You may recall the following campaign slogan promoting red meat: Beef. It’s what’s for dinner. If you’re anything like me, and I don’t mean intelligent and good-looking, it’s also what’s for lunch, and even for breakfast.
Most beef lovers around the world may have trouble justifying the enormous expense that the world’s most expensive steaks command. But what I’ve discovered in researching this topic is that compared to some other foods, beef is a bargain at any price.
The Yubari King melon, a cantaloupe from Japan, is so expensive that it’s routinely sold by auction. Grown in greenhouses in a small town on the island of Hokkaido, it’s actually a hybrid of two types of melon. In 2008, one melon sold for $23,000. Which begs the question: Why aren’t I growing some Yubari King melons in my backyard.
Almas Beluga caviar is eggs from an albino sturgeon found in the Caspian Sea off the coast of Iran. The price tag of $25,000 per kilo also includes a tin made of 24 carat gold. However, if you’re short a backyard money tree, and still a lover of fish eggs, you can get a tiny miniature container for (ahem) only $800.
And then there’s the Italian White Alba Truffle. This fancy fungi, which is a fruiting body of a subterranean Ascomycete fungus, once inspired someone (who apparently didn’t throw up in their own mouth at the mere thought of it) to pay $160,000 for 1.5 kilos of the so-called delicacy.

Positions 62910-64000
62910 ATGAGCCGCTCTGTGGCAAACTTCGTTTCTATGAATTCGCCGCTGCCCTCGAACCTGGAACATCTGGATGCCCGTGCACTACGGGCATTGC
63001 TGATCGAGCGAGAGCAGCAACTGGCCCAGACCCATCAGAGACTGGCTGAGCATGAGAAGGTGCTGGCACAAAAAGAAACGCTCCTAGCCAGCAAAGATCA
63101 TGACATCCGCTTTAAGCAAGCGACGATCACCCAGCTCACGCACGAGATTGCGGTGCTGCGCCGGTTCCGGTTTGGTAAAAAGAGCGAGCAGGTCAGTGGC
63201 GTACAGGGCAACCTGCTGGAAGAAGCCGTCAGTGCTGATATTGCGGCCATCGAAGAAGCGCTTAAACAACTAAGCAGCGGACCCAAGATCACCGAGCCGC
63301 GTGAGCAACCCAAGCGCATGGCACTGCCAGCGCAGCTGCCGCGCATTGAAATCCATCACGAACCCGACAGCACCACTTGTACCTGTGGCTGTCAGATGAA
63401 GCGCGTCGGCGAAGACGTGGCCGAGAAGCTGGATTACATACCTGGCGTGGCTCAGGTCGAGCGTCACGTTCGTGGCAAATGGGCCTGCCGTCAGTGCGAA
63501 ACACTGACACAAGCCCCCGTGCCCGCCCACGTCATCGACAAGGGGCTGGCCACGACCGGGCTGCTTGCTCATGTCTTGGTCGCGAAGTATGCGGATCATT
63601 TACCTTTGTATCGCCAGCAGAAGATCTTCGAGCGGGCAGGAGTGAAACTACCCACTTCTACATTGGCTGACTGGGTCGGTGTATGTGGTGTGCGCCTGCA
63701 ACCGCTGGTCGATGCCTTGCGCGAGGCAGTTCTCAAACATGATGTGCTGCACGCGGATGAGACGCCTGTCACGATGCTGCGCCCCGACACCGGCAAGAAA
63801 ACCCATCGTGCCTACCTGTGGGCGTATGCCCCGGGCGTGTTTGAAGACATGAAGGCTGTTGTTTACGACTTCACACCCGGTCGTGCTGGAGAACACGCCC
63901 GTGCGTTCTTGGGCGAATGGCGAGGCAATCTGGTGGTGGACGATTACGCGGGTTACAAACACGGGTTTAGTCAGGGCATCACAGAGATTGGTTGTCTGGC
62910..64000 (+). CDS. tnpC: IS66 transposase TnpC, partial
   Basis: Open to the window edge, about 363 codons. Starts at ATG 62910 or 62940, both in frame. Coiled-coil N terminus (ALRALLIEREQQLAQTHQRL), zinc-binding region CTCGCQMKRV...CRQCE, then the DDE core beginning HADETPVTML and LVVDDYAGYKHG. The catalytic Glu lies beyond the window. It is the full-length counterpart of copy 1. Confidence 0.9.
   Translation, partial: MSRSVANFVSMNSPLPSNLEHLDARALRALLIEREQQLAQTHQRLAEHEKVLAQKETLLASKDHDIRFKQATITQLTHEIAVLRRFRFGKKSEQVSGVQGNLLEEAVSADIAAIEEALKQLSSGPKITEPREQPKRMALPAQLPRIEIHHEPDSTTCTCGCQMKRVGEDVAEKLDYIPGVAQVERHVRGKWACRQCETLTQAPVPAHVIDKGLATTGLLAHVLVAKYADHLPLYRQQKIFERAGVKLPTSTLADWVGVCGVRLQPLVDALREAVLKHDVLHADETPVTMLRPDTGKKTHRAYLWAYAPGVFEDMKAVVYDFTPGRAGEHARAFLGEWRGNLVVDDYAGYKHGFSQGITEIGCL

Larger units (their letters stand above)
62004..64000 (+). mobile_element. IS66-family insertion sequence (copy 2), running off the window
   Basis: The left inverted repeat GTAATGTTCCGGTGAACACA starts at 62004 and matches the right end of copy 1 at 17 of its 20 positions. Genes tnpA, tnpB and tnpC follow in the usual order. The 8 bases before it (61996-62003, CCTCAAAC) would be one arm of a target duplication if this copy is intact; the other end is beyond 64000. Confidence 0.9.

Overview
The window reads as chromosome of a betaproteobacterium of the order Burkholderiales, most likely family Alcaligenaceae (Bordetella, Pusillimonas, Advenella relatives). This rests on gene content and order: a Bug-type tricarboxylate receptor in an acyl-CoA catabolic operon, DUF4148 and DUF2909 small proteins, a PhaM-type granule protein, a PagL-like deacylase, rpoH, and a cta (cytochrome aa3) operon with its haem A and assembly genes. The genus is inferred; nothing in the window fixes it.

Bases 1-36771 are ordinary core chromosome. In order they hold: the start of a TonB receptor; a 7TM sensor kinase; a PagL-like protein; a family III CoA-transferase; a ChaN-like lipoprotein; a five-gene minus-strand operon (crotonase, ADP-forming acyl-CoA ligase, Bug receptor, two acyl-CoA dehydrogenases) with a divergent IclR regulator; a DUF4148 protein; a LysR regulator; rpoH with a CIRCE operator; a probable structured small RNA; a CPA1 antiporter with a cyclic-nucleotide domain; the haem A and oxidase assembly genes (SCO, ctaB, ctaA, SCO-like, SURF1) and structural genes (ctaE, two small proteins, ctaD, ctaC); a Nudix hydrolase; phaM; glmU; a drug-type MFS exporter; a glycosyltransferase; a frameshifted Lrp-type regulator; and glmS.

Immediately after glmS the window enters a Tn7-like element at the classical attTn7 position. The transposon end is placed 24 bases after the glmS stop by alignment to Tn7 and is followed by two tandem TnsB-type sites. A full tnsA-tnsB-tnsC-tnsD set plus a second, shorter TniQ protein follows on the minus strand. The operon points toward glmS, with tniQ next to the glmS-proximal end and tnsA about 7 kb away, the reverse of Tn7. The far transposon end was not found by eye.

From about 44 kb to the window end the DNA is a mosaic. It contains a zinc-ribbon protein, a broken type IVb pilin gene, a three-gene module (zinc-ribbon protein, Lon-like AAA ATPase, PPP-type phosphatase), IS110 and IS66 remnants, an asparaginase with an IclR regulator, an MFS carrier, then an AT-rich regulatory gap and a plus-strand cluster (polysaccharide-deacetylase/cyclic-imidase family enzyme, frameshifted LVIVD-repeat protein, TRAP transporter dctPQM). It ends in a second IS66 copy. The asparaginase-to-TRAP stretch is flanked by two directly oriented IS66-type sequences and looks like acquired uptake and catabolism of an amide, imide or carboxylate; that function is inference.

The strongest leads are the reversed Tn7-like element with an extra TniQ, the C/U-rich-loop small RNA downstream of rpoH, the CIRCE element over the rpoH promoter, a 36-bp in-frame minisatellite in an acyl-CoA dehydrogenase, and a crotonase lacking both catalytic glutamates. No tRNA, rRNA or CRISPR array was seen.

World’s Best Beef
Everyone seems to agree that the best beef in the world comes from Wagyu cattle. Translated from Japanese, Wagyu simply means “Japan cow”, and is the same breed responsible for the world famous Kobe beef.
Wagyu are the king of cattle, world renowned for their densely marbled meat. Unlike most of their inferior bovine cousins, their delicious flesh contains streaks of fat evenly distributed among the lean portions. The more fat, measured numerically from 1 to 12, the better and tastier the meat.
A rating of 12 translates into a marbled fat content around 90 percent. Not only does it melt in your mouth, it also melts in your hand like butter. Outside of Japan, it’s highly unlikely you’ll find any meat measuring a rating higher than 9.
Kobe beef means that the meat came from Wagyu cows raised in Hyogo Prefecture. The name is location specific. And while the rest of the world considers it the top dog of beef, so to speak, the Japanese seem to prefer Matsuzaka beef, from female virgin cows in an area of Mie Prefecture.
However, the common element remains the same – the Wagyu cattle. Wagyu cows are restricted from grazing, to insure less muscle and more fat, given mineral water to drink and daily massages, and fed beer and sake, along with a much higher quality grain than American cows.
In 1989, one cow sold for the ridiculous price of $392,000. Which, I suppose, makes all that pampering more than justifiable. Let's take a look at the top 10.